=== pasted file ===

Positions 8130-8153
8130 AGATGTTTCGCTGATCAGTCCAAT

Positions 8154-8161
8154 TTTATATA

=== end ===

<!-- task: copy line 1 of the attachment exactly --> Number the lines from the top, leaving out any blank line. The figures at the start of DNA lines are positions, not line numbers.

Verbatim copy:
Positions 8130-8153